Borides: Solid-State Chemistry
Published Online: 15 DEC 2011
Copyright © 2011 John Wiley & Sons, Ltd. All rights reserved.
Encyclopedia of Inorganic and Bioinorganic Chemistry
How to Cite
Lundström, T. 2011. Borides: Solid-State Chemistry. Encyclopedia of Inorganic and Bioinorganic Chemistry. .
- Published Online: 15 DEC 2011
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Boron forms compounds with most other elements. In addition to numerous binary and ternary compounds with metals – the true borides – boron forms related compounds with carbon, silicon, nitrogen, phosphorus, arsenic, oxygen, sulfur, and selenium. These related compounds are formed by elements more electronegative than boron and cannot therefore be denoted as borides. They display, however, similar properties and structures as borides, and are, therefore, included in the present article.
Borides are to some extent related to carbides and nitrides. All three groups of compounds are compounds between small nonmetal and larger metal atoms. They are occasionally denoted interstitial compounds, since the small nonmetal atoms often occupy the interstices between the metal atoms in metal-rich compounds. In boron-rich compounds, however, boron octahedra or icosahedra form a continuous three-dimensional network. Most borides are characterized by high melting points, extreme hardness, brittleness, high chemical stability, and high inertness toward reactive metals.
The borides are nonmolecular compounds and knowledge of the crystal structure is consequently of very high importance to characterize a boride phase. The structural principles of mainly the binary and ternary borides are described in the article. There are a total number of at least 950 binary and ternary borides known at present.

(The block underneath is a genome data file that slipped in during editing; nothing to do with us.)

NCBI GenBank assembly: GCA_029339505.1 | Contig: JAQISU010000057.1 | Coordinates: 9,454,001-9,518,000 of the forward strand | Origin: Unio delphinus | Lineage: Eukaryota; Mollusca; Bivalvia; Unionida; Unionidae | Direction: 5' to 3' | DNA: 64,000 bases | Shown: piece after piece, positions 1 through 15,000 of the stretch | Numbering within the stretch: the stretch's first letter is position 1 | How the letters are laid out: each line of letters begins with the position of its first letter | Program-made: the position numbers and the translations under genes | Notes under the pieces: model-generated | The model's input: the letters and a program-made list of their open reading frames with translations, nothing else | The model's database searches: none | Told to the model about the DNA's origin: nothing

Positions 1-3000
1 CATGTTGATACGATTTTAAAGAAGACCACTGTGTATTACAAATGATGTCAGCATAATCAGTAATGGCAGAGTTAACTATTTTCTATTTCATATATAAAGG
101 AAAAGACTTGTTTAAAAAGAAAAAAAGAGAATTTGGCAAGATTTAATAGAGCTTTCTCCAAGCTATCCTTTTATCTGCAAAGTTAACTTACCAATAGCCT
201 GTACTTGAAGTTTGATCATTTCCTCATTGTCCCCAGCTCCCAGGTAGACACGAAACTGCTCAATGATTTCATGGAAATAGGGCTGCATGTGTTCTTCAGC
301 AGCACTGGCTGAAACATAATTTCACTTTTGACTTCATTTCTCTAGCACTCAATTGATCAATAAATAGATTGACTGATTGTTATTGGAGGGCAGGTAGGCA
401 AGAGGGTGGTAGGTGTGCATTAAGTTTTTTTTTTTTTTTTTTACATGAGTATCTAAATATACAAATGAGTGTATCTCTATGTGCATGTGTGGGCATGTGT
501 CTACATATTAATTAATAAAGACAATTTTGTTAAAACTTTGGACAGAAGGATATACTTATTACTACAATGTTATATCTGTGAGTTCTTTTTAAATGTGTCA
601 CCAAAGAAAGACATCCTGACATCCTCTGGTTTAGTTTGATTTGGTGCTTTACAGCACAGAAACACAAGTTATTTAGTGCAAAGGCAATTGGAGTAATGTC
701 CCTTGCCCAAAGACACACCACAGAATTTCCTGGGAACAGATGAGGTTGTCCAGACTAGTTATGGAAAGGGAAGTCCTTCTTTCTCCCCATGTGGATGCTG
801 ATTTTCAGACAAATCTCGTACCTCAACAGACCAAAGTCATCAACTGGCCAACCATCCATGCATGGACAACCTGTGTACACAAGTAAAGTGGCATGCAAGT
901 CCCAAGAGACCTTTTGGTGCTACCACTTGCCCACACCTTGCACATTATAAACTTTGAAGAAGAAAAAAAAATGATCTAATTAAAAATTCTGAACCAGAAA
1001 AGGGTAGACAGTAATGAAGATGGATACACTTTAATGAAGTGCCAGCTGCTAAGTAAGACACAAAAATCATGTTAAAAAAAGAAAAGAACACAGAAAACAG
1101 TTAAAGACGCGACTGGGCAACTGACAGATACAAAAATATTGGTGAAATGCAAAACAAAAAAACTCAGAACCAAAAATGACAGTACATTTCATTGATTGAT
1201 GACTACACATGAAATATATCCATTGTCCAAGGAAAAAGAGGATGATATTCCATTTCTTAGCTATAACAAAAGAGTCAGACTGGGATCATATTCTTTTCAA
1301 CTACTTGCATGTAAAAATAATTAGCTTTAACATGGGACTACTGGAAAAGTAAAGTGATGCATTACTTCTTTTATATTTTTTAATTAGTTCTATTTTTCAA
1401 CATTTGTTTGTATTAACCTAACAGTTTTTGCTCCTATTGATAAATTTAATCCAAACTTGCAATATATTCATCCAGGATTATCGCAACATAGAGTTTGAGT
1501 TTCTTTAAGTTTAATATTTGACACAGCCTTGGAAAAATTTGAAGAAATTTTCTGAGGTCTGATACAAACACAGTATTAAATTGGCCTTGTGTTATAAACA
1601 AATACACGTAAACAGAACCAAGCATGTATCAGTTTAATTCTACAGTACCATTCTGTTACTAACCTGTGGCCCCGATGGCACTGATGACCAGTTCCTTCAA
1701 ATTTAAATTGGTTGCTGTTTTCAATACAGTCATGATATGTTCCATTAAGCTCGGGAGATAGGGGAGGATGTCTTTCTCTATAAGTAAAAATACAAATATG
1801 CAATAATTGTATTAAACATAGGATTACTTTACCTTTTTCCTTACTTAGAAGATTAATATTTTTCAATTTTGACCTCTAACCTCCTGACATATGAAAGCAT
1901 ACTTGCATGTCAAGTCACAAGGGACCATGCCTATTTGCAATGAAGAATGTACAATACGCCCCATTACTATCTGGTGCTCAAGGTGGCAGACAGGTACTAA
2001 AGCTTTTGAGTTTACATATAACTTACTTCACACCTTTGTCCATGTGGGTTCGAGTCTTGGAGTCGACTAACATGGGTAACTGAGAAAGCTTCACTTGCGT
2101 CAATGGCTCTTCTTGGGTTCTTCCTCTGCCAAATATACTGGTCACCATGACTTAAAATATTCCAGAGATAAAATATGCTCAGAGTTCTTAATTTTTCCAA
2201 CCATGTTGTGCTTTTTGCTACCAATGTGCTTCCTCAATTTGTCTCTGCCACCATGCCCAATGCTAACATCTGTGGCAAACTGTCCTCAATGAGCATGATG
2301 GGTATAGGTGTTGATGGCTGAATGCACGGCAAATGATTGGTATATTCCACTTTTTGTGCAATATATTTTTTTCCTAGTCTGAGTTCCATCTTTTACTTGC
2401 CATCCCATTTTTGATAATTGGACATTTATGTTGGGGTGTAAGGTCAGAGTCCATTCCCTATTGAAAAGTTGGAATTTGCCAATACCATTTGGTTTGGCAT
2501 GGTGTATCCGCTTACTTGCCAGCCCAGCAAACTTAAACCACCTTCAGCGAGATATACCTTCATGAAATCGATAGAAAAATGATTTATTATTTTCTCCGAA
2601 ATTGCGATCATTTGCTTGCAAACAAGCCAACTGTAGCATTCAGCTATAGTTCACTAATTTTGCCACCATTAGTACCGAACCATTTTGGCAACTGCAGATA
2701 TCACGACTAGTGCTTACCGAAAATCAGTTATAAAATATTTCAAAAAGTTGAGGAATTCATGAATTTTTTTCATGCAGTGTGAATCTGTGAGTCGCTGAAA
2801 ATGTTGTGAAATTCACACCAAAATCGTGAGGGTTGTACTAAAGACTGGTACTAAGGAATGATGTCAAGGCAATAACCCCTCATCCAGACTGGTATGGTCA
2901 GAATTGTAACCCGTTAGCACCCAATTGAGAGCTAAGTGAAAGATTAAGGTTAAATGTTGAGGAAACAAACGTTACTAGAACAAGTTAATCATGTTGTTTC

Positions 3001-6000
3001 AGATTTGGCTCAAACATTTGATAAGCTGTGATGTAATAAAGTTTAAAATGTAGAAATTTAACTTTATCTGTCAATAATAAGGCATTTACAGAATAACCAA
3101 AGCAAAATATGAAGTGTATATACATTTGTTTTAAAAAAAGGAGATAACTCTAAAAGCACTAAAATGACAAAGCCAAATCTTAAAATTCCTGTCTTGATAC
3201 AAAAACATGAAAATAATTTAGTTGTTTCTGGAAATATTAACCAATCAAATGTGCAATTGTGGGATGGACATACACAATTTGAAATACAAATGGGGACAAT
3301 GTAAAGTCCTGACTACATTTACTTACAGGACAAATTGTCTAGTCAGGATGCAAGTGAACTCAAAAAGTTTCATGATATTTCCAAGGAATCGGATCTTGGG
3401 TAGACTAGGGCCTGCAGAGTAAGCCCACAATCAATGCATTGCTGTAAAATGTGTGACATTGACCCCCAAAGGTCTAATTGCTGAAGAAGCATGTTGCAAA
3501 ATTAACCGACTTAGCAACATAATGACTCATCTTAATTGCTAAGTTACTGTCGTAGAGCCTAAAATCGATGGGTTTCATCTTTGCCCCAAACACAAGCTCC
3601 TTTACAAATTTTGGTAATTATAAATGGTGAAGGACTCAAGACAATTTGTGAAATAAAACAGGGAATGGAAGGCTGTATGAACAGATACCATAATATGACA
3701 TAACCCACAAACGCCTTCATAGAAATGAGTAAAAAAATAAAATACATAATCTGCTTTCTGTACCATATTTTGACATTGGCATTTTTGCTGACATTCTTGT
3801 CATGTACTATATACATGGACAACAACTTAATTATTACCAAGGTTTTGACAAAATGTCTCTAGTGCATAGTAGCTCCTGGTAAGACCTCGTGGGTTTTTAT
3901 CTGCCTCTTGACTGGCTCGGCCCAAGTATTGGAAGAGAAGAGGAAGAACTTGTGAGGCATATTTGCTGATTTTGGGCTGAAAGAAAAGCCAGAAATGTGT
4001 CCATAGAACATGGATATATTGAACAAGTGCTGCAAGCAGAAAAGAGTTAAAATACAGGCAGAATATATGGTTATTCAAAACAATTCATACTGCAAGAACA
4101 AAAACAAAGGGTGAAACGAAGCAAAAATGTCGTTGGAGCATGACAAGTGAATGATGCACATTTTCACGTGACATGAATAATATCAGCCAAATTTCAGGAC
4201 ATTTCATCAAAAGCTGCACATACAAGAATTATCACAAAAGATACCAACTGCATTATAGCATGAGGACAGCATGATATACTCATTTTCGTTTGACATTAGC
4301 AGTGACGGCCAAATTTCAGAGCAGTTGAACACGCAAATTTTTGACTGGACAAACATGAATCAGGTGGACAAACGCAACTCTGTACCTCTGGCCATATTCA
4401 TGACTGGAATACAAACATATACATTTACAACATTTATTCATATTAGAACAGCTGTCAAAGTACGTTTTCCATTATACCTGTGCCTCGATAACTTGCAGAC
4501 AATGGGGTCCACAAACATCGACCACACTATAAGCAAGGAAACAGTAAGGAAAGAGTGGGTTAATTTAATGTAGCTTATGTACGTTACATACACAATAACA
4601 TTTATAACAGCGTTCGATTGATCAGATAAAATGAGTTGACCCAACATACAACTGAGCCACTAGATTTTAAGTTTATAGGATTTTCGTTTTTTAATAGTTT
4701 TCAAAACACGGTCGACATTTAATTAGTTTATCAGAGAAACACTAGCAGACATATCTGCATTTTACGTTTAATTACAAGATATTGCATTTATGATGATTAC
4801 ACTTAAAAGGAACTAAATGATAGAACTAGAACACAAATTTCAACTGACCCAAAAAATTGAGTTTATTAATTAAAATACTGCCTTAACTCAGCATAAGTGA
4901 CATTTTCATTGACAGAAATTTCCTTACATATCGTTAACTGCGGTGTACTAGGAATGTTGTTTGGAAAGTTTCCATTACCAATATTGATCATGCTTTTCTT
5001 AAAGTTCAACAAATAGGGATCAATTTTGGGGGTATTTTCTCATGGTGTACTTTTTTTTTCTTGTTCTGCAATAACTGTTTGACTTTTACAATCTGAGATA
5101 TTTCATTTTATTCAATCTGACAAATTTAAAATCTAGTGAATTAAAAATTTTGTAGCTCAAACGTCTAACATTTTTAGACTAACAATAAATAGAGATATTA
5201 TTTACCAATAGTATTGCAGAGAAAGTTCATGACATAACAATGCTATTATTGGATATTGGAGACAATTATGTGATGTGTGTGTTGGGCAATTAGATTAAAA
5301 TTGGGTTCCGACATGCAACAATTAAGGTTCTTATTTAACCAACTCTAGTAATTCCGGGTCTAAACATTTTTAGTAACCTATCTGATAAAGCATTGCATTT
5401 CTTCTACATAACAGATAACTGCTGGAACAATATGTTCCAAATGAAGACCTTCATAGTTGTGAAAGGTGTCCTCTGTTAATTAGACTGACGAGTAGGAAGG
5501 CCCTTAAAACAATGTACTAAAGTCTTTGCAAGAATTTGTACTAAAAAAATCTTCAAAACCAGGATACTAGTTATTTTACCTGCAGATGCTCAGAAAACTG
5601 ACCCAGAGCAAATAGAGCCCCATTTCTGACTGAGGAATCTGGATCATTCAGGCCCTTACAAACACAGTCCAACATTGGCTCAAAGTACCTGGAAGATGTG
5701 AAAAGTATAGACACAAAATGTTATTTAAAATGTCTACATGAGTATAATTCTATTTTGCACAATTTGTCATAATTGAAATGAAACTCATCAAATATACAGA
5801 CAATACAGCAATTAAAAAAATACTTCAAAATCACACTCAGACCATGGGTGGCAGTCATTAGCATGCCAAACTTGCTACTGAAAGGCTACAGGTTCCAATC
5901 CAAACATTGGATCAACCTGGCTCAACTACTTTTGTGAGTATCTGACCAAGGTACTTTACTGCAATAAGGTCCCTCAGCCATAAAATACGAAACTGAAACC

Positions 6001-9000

The chemical bonding in borides has evident contributions from covalent, ionic as well as metallic bonding, which explains some of the unique properties of the borides. As a rule, phases containing a large proportion of boron are semiconductors, while those with a lower proportion of boron are metallic conductors. TiB2 and MgB2 are good metallic conductors while MeB6 phases are either semiconductors or metallic conductors depending on the metal. Many theoretical calculations are available, in particular of diborides, including the recently discovered superconductor MgB2.
The uses of borides and related compounds are mainly based on the their hardness, chemical inertness, and magnetic and electrical properties. A few examples may be mentioned. B4C and cubic BN are used as abrasives, B4C and hexaborides as surface coatings, and CaB6 as deoxidation agent in some metallurgical processes. TiB2 is used in the production of vaporization boats for aluminum. It is also used in the industrial production process for aluminum owing to its high electrical conductivity and inertness toward liquid aluminum. Nd2Fe14B is the strongest permanent magnetic material known. Large single crystals of YB66 are used for monochromating synchrotron radiation.
- band structure;
- crystal chemistry